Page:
Monday, April 09, 2012

Puff Daddy

contributed by Shawn

Wow. That's what I thought when I spied the Puff Daddy ottoman by Anna & Heidi Pickles on Ravelry. These things are neato! Inspired by the pouf from Christien Meinderstsma Anna and Heidi came up with a DIY version, and were nice enough to have posted it as a free pattern. 
The original artist/designer seems to have created this object from one strand of an absolutely enormous yarn and there is a video showing the process that I found quite fascinating toward the end when the 'yarn' is going through the spinning process at the mill. 

When our first shipment of Brown Sheep Burly Spun yarn arrived at the shop I knew I was looking at the perfect yarn for a Puff of my very own! I calculated the yardage and took home 6 skeins of Burly Spun.  The puff is knitted using 3 strands of this yarn held together at the same time!  So I also invested in a pair of new Addi Turbo circular needles in size 19 US!

First chore: yarn winding.  One skein of the Burly Spun just barely fits onto the bobbin/spindle on my ball winder before I have to finish winding the skein by hand. I ended up winding the last skein by hand from my swift - it was just as fast as using the ball winder.

The knitting was super fast at this gauge! My puff was done in one day! (Ok, truth, it was my day off so I had more knitting time available than on a typical day.) This pattern is super easy - no shaping and no purling - it's simply one large garter stitch rectangle. 

I made a couple of key modifications - I used a provisional cast-on so that I could do a 3-needle bind off. Why? So that my seam would not be bulky! This slight modification also give me a more invisible join along the garter stitch fabric of my puff than if I had seamed two finished edges together.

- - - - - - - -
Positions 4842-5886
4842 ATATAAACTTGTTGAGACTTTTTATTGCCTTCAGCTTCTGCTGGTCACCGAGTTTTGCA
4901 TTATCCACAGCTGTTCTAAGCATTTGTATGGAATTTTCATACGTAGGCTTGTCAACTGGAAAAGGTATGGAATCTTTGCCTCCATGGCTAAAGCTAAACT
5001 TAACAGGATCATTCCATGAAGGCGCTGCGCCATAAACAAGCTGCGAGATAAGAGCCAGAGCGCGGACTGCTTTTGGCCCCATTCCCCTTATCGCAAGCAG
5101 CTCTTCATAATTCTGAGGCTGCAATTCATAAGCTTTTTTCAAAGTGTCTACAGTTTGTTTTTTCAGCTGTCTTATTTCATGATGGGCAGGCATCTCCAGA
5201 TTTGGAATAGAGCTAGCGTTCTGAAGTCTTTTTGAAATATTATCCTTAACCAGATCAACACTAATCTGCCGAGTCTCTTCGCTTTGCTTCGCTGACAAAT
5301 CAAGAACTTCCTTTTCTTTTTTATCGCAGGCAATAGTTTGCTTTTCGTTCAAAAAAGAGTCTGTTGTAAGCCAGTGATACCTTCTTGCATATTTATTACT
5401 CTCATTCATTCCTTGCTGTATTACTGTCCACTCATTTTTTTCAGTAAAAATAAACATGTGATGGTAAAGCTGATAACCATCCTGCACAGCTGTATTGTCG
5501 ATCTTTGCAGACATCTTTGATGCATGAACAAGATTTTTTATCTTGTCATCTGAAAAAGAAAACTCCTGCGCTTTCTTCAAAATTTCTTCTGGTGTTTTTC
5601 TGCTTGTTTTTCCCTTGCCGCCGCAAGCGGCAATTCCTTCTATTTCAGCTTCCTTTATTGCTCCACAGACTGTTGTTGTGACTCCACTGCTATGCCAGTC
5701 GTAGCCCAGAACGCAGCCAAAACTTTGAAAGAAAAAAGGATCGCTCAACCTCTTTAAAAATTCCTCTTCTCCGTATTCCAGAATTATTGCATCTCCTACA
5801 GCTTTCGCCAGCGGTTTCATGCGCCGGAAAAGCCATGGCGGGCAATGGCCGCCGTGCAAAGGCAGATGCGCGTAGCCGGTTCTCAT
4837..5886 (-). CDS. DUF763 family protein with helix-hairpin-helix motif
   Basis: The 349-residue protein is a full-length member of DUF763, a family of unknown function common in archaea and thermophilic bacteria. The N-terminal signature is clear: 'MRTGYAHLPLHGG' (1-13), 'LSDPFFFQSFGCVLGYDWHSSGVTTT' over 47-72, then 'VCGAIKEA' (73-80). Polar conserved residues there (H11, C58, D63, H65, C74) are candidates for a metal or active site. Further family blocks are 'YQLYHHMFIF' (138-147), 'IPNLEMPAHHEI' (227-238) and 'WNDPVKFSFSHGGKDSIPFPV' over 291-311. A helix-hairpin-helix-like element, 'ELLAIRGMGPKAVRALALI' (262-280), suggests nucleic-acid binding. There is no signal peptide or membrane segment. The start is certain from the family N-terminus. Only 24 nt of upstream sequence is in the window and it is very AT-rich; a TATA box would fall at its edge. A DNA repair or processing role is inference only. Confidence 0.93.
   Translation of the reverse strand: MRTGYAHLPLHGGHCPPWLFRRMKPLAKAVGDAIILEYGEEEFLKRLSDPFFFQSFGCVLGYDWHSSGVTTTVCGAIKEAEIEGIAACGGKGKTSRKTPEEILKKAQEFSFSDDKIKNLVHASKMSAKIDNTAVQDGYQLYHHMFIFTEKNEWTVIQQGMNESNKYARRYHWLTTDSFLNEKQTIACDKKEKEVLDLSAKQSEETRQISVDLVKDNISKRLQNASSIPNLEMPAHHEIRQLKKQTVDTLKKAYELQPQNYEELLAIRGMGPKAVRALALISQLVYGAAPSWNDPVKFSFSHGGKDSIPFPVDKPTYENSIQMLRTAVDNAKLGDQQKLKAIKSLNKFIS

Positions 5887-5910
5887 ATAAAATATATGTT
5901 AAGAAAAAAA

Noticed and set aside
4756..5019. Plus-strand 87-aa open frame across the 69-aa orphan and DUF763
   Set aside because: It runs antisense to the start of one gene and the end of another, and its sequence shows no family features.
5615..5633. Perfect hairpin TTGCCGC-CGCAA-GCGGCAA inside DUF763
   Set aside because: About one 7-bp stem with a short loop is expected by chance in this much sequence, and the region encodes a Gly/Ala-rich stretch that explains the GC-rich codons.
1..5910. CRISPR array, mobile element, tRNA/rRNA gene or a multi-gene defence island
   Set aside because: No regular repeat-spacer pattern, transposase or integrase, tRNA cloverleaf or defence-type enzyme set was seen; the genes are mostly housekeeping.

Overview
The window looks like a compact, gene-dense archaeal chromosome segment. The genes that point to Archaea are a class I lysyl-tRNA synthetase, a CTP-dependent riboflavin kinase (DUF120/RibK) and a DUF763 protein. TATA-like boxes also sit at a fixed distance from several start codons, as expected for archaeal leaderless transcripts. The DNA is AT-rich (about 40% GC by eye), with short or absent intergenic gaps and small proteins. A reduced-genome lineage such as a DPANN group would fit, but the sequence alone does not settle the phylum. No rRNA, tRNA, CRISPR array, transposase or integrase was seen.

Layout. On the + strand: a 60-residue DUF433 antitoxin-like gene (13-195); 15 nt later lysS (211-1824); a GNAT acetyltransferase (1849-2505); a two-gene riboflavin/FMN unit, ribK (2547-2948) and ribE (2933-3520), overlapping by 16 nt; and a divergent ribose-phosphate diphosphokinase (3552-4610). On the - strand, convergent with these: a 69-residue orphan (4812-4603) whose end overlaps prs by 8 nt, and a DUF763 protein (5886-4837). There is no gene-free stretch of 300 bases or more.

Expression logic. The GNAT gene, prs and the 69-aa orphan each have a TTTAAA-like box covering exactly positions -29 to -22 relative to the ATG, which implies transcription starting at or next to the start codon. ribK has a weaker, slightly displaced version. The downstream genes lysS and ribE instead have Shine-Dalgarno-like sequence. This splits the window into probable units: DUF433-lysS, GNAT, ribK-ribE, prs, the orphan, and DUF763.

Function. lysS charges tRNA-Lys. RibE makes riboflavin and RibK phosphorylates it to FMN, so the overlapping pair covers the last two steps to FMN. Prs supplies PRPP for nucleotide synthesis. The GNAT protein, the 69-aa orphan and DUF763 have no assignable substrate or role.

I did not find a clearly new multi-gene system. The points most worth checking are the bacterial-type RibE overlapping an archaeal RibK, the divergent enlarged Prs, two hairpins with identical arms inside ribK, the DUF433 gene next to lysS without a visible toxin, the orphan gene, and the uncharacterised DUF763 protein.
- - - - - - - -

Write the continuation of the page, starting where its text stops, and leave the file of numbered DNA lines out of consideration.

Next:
When the rectangle is finished you thread yarn through the side stitches to gather the fabric together leaving the bottom edge open for stuffing.  I happened to have an old duvet so I balled this up and put it inside.  Unfortunately one old not-so-fluffy duvet was not enough stuffing for my puff.  So I went in search of another inexpensive comforter to put inside as stuffing. 
Needs more stuffing! This was when I only had stuffed the puff with one duvet!
My other modification was to pull the bottom stitches shut tightly and knot (instead of cut) the ends of my threaded yarn.  I just tucked all the loose yarn and the knot into the inside of the puff.  If I ever need to wash the puff, it is now really easy to take apart and clean.
The feline residents in our house are mortified by this thing and will not go near it. So much so, that the orange cat even hisses if we try to move the puff too close to his perch.  But the upside is that we humans will actually get to use the puff as a footstool! 
Ever since I brought the finished puff into the shop for its photo-shoot we've been considering large numbers of these urchin-like footstools and how fun they are! I wish I could make enough puffs to fill an entire kindergarten classroom - wouldn't it be neat to see a story-time if every student had their own puff? 
I can't wait to make a second puff in a much brighter color (I think Limeade). I think all of my friends are going to start asking for puffs. I thought about challenging as many of our customers as we can to make a puff and schedule a finished puff day.  Can you just see all of our customers carrying their finished puffs up from the back parking area and coming over to the shop all on one set date to have a puff knit-in?  It would be great!  Let's fill the entire front yard of the shop!

1 comment:

Joy said...

I love it! Was it very hard on the hands working with size 19 needles?